I had taken five weeks off from riding my bike to travel some and indulge in other forms of adventure, but I was back. Slowly my legs were awakening from their slumber and my lungs were clearing out the cobwebs.
Later that week I found myself on the Saturday group ride last in line up the final ascent of the day. It was not a long day, nor a particularly difficult one, but nonetheless those five weeks were enough for my fitness to slip.
As I drafted off of Ross’ wheel for the last 7 miles I eventually rolled up beside him and asked…
Do you remember that blog post I talked about a while ago about the surfers who rode their bikes down the California coast in hopes of experiencing a whole new California?
Well, their slogan for that trip was “Slow is Fast,” and I feel like that applies to me today, ya know, since I’m having to take it slow.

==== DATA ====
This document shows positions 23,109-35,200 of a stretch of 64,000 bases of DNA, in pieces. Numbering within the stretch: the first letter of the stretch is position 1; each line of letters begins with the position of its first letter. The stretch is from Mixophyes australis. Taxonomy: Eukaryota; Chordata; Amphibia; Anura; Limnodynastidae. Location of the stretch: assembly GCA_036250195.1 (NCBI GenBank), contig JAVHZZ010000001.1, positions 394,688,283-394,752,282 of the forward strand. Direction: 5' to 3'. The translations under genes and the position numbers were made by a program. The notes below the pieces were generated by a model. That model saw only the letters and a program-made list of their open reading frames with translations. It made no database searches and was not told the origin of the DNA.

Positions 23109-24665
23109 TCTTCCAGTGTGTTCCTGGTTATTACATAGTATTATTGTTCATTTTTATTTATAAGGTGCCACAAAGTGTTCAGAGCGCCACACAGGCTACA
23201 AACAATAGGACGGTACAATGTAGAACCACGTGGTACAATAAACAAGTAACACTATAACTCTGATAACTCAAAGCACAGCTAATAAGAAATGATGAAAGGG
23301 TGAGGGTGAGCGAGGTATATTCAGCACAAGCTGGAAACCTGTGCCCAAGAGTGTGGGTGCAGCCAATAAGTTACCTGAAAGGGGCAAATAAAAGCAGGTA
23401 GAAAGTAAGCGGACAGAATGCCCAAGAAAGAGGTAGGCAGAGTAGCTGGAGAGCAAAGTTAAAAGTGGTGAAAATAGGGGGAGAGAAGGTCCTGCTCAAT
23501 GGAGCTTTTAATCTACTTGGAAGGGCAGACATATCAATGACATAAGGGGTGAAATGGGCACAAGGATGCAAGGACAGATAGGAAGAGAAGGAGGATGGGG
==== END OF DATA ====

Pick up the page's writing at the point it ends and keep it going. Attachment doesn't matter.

Ross just smiled and offered up this bit of wisdom…
Aw yes, and slow is good.
I let that last line roll around for a while in my head and even repeated it to myself as I pedaled up my driveway, “slow is good.”
I normally obsess over my time splits and the maximum speed I achieve during every ride, but rarely focus on my minimum speed. Faster, faster, fasterrrrrrr, but never slower.
That next week, another group ride, different people.
We opted for a route that had us pedaling up a gradual climb before a steep summit that cut right through the heart of Steinbeck’s “Pastures of Heaven” My friend Tyler and I brought up the rear as we shared stories and wisdom with one another. About midway into the Pastures of Heaven, I looked at Tyler and couldn’t help but express jubilation over the beauty that is central California.
I mean look at this, we have cows grazing on our right, and horses in pastures on our left. Not to mention that the hills are covered in greenery, the sun’s out, and I’m wearing shorts and a short sleeve jersey in early February.
It would’ve been a shame to miss that experience. Slow is good.